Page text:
Talking about comic books, TV shows, movies, sports, and the numerous other pastimes that make us Gentlemen of Leisure.

Thursday, August 14, 2014

X-amining Excalibur #6

"Goblin Night"
March 1989

In a Nutshell 
Excalibur is drawn into the events of "Inferno". 

Writer: Chris Claremont
Penciler: Alan Davis
Inker: Paul Neary
Letterer: Tom Orzechowski
Colorist: Glynis Oliver
Editor: Terry Kavanaugh
Boss: Tom DeFalco

In the middle of the night, Rachel awakens from a dream to a psychic cry of help from her baby brother. In a burst of energy, she flies off to New York, and the rest of Excalibur decides to follow her. At Euston Station, Inspector Dai Thomas meets with Alysande and Alistair Stuart of the Weird Happenings Organization, who show him a train seemingly from an alternate reality, inside of which are strange versions of Moira MacTaggart and Callisto, each wearing Nazi armbands, with Moira threatening to tell the Fuhrer of their wrongful imprisonment. Meanwhile, Phoenix arrives in New York and, seeing the Goblin Queen atop the Empire State Building, approaches her, thinking she is her mother. But the Goblin Queen blasts her , and Phoenix is absorbed into the demonic building.

As the rest of Excalibur makes a mid-Atlantic pit-stop, Phoenix manages to break free of the building, landing in a nearby bridal shop. Shortly thereafter, her teammates arrives in New York and are shocked by its transformation. Splitting up, Meggan and Nightcrawler reconnoiter the Empire State Building, where Meggan is transformed by N'astirh into the Goblin Princess. She attack Nightcrawler, but he manages to escape, landing outside the bridal shop and spotting a statue-esque Phoenix inside before falling unconscious. Elsewhere in the city, the Goblin Princess attacks Shadowcat and Captain Britain, dragging the latter inside a movie theater. Shadowcat follows, only to find herself suddenly on the set of an action movie, as a possessed Captain Britain confronts her, calling himself the Goblin Queen's champion and vowing to execute Shadowcat.   

Firsts and Other Notables
This issue marks the first appearance of the Weird Happenings Organization (or WHO), a British SHIELD-like organization tasked with investigating weird happenings. It is led by Brigadier Alysande Stuart, and its chief scientist is her brother Professor Alistaire Stuart, both of whom also make their first appearances this issue while investigating the alternate reality Nazi train teleported by Widget in issue #4. The Stuarts and WHO will play a continuing role in Excalibur moving forward, and are, as I understand it, rife with Dr. Who references.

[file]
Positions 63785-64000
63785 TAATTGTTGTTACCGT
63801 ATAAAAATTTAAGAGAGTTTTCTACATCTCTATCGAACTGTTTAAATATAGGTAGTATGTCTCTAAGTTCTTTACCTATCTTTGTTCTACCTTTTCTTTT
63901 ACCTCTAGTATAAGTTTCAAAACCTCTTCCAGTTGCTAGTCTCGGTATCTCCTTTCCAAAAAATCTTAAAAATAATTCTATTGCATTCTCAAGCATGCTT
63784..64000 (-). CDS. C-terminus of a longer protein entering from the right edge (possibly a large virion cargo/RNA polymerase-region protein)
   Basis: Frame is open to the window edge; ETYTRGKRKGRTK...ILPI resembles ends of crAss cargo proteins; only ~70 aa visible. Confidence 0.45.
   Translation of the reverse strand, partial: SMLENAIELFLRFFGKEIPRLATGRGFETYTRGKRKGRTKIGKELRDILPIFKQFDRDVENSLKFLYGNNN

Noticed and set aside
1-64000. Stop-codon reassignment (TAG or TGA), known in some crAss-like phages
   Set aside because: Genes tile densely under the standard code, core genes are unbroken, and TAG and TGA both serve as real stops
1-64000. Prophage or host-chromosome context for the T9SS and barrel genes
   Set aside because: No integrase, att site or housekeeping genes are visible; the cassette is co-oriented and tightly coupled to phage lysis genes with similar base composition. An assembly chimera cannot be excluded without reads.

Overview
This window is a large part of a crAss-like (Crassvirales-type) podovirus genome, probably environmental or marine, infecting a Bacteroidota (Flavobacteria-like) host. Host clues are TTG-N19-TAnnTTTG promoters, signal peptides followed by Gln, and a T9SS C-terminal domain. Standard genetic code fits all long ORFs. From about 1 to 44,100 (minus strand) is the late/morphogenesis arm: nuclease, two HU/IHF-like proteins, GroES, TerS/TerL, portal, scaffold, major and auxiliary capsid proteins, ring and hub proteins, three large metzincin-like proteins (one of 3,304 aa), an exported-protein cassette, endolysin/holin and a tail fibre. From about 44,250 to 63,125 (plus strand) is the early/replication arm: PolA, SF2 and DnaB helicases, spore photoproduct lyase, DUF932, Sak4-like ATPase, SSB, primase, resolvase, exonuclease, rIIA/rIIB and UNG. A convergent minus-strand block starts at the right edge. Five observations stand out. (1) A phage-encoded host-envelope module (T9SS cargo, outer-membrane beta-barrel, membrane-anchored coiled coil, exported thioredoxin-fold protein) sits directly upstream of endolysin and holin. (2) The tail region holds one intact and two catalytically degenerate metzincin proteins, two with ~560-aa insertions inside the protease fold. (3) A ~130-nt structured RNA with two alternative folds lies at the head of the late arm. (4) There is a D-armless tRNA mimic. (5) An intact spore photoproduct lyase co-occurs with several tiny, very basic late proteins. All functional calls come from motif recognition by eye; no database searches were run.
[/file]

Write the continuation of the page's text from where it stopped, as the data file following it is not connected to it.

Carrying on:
Said train contains alternate reality Nazi versions of Moira and Callisto, both of whom are appearing for the first time.

Upon reaching the Inferno-racked Manhattan, Meggan is transformed into the Goblin Princess by N'astirh. 

The back cover image features the Crazy Gang.

The Chronology Corner 
N'astirh appears in this issue after his appearance in X-Factor #37 and after making a deal with Hobgoblin in Spectacular Spider-Man  #147, thus effectively setting the events of this issue between X-Factor #37 and Uncanny X-Men #242 (with Madelyne's attack on Rachel occurring just prior to X-Factor #37).

Which is all well and good, save for the fact that Rachel first telepathically heard Christopher crying out in Excalibur #4, days ago, Excalibur time (the days which passed last issue between the defeat of Arcade and Brian's date with Courtney). Even if Rachel's lack of immediate action then can be written off as being caused by her jumbled memories or simply forgotten in the wake of all the head scrambling she experienced during the fight with the Crazy Gang, it seems like Christopher's demon captivity (which triggered the telepathic crying also heard by Marvel Girl) certainly didn't last days (even though it stretched across three issues of X-Factor).

A Work in Progress
It's noted that Rachel's mind is crammed full of jumbled memories, something which has been true since the Special Edition issue and spares us from the return of Rachel Summers, Crybaby, but which isn't mentioned too often. 

Meggan worries that if she merely reflects the interests of those around, is she anything more than a "Mirrorgirl"?

Without a plane or a jet, the rest of Excalibur is forced to follow Phoenix to New York via Captain Britain and Meggan flying under their own power as each carries Nightcrawler and Shadowcat. In a nice touch, Captain Britain notes that while they could both fly faster, they're limited by how much the rigors of flying Nightcrawler and Shadowcat's bodies can handle.

This leads to one of the series more overtly comical moments of the series thus far, as the foursome is forced to land on a passing ship so that Kitty can pee.

The Reference SectionInspector Thomas makes a reference to It Happened Here, a British film from the sixties directed by Kevin Brownlow set in an alternate reality in which the Nazis invaded and conquered Great Britain.

Kitty hopes and prays Rachel can control herself. 

Like a Phoenix, From the Ashes
Nightcrawler compares Rachel's scream as she flies after her brother to that of Phoenix's death on the moon (and, it's worth pointing out, at this point Nightcrawler does not know it was Phoenix specifically, and not Jean, who died on the moon). 

Young Love
Kurt grows increasing angry towards Brian's treatment of Meggan this issue.

Teebore's Take